The Archers: Beyond an Artichoke

Waaaah! I just found out that Hell-en is my mother.

I have a strange sense of déjà vu from when Shula was preggers with the uncharming Daniel. During that time, which surely went on for considerably longer than the regulation nine months, my default position was to yell, ‘That’s just TOO MUCH SODDING INFORMATION’ at the radio. I now find myself doing exactly the same, whenever Hell-en pops up to tell us earnestly about the triple-test, the pros and cons of water birth, or the position she fancies giving birth in (I guess she feels she’s owed an interesting position, having missed out on one to conceive the sprog). At least I can shout at the radio or pop outside for a brief sob. Poor Kirsty, Hell-en’s main confidante, has no option but to listen. It’s no wonder something snapped the other day and she came over all sarky and abrasive.

‘I had to talk to the midwife about a birth plan’, simpered Hell-en. ‘Ooh, a plan’, sneered Kirsty, her voice dripping in contempt, ‘Bet you liked that!’

Hell-en laughed uncertainly, then started banging on about tests for Down’s Syndrome.

‘What would you do if the tests showed up positive?’ Kirsty asked, bluntly. ‘It’s very unlikely’, Hell-en blustered.  ‘Yes’, insisted newly stroppy Kirsty, ‘But what if it WAS?’  ‘I’d have the baby anyway of course’, smarmed Hell-en.

As this exchange took rather a long time, and seemed to be sign-posted in big purple capital letters, it made me suspect the Hell-en pregnancy storyline will be filled with uncertain test results and all the resulting issues of the day: what if your result is a bit iffy? Should you have an amniocentesis? What are the stats for younger women having babies with Down’s? Will Hell-en be more or less insufferable if her baby has a disability?

Poor us. Poor baby. And poor, poor Kirsty.

Of course, Hell-en’s doubtless completely-healthy-but-what-a-scare-it-gave-us baby isn’t the only foetus in the village. Emma has achieved a fine Ambridge double by getting up the duff from both Brothers Grimm. Good heavens, she just needs to work on Eddie with some feminine wiles and a few pints of cider to achieve an extraordinary Guinness Record shaking hat-trick.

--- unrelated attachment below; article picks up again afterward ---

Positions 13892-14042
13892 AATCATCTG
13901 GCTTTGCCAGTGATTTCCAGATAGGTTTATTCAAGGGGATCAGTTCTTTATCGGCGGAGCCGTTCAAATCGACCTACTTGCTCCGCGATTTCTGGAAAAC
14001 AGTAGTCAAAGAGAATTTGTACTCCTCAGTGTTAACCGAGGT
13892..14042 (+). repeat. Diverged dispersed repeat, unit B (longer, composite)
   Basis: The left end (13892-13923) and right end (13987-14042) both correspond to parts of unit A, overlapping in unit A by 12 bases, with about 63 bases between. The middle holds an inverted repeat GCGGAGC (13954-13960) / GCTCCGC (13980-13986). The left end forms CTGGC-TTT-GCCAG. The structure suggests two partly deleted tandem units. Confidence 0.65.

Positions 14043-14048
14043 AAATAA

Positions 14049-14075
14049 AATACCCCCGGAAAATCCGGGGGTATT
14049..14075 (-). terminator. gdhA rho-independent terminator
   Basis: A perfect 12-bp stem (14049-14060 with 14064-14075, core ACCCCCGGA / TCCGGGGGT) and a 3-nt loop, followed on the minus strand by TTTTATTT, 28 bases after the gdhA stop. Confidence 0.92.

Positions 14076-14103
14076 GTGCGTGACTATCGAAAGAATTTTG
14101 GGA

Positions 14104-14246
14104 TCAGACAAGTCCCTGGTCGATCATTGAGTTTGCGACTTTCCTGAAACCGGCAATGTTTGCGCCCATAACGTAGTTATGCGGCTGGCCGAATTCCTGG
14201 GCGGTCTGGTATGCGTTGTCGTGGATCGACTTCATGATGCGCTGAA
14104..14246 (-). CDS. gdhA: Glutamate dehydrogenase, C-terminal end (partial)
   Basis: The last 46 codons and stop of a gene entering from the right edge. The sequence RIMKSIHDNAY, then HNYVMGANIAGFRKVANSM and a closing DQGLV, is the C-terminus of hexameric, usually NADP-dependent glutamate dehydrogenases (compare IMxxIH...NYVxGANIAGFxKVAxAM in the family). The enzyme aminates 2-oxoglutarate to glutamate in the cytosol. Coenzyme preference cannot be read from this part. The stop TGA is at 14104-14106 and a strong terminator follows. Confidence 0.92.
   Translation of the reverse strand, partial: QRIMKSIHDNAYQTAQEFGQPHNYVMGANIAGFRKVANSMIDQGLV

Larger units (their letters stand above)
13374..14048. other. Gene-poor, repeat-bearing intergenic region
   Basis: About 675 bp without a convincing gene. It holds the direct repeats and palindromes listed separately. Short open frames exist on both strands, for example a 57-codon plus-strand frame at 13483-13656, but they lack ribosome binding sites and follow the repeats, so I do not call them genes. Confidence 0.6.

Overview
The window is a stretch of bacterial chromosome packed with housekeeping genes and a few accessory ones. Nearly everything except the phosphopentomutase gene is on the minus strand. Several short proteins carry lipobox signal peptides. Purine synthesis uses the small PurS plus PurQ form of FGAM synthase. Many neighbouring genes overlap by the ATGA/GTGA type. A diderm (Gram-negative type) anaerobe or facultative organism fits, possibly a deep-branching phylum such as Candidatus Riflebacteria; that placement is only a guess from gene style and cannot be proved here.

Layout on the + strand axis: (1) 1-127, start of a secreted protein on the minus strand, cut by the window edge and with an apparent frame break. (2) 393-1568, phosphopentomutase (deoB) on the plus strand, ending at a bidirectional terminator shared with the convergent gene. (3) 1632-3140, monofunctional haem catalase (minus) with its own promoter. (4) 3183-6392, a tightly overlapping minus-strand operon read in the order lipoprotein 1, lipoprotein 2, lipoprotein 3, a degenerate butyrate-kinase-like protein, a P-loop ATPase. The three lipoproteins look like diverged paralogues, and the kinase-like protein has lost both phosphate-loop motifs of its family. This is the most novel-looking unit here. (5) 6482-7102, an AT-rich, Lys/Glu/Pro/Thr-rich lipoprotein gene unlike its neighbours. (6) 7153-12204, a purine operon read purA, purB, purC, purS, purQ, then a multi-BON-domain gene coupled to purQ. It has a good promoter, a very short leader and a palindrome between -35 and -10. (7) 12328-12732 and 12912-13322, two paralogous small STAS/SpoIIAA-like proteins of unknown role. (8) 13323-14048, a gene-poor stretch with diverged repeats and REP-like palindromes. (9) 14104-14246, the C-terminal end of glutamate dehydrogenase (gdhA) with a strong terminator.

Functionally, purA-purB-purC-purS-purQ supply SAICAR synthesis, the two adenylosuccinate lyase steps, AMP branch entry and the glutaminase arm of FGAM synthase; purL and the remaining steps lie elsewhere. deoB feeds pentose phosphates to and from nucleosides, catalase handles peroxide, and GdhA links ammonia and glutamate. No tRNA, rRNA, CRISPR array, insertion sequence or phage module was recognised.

Yummy.

I worked out that her children would not only be siblings, but also first cousins. Then I thought about Will’s reaction to the news and had to lie down with a cold flannel over my eyes. The Emma pregnancy storyline has been mired in complete and utter murky nonsense, to distract us (unsuccessfully) from the image of Emma in bed with both Grundy boys, and probably Eddie in there too, wearing nothing but his Viking helmet. First we had Josh (or Ben? Kids in the Archers are all the same to me), leaving Emma pathetic little presents on her door-step. Then we had the Quest for Artichokes – surely one of the Archer’s most tedious storylines ever, a hotly contested field. Has there ever been anything more pointless or dull in the history of script-writing?

You had to feel for Ed. What had he done to annoy Vanessa Whitburn, I wondered? He normally sounds embarrassed anyway when delivering any line that isn’t ‘Pint of shires please Fallon’, so having to spend his entire time on set talking about effing artichokes must have destroyed him. The whole thing was clearly sponsored by the Artichoke Promotion Society. When Emma finally got her artichokes and was smacking her lips and saying, ‘yummy!’, well honestly. I was yelling at the radio again. Whoever in the world went ‘yummy’ when eating artichokes? No-one, that’s who. And don’t give me that pregnancy craving excuse. Do coal-scoffing pregnant women say yummy? (No.) Did I say ‘yummy’ when Thing One was a bun in the oven and I was guzzling crate-fulls of cheese? (No. Too busy eating.)

Anyway, what with posh vegetables, Cain and Abel rivalry Grundy-style, and Susan imploding with joy when she realises that not only is she now related to Jennifer but she’s going to be a grandmother again, the next few months look super-grim. Add into the mix Hell-en receiving bad test results and I predict I’m going to be shouting at the radio rather a lot.

Posted by Qwerty

11 Comments

Filed under The Archers

11 responses to “The Archers: Beyond an Artichoke

  1. inkface

    Never mind yelling, I found myself unconsciously crossing my legs reading this!

  2. Anne of Green Gables

    Qwerty — please, please never leave us! You are sooo funny! Even if you are also sooo rude about my young friend, Hell-en as you call her. (Helen why haven’t you posted any comments recently? Too absorbed with your pregnancy, maybe?) Ahhhhh – sweet Helen!

    About the artichokes… didn’t this storyline begin with some artichoke containing items being appreciated at a party? A concoction by Jennifer for the wedding party?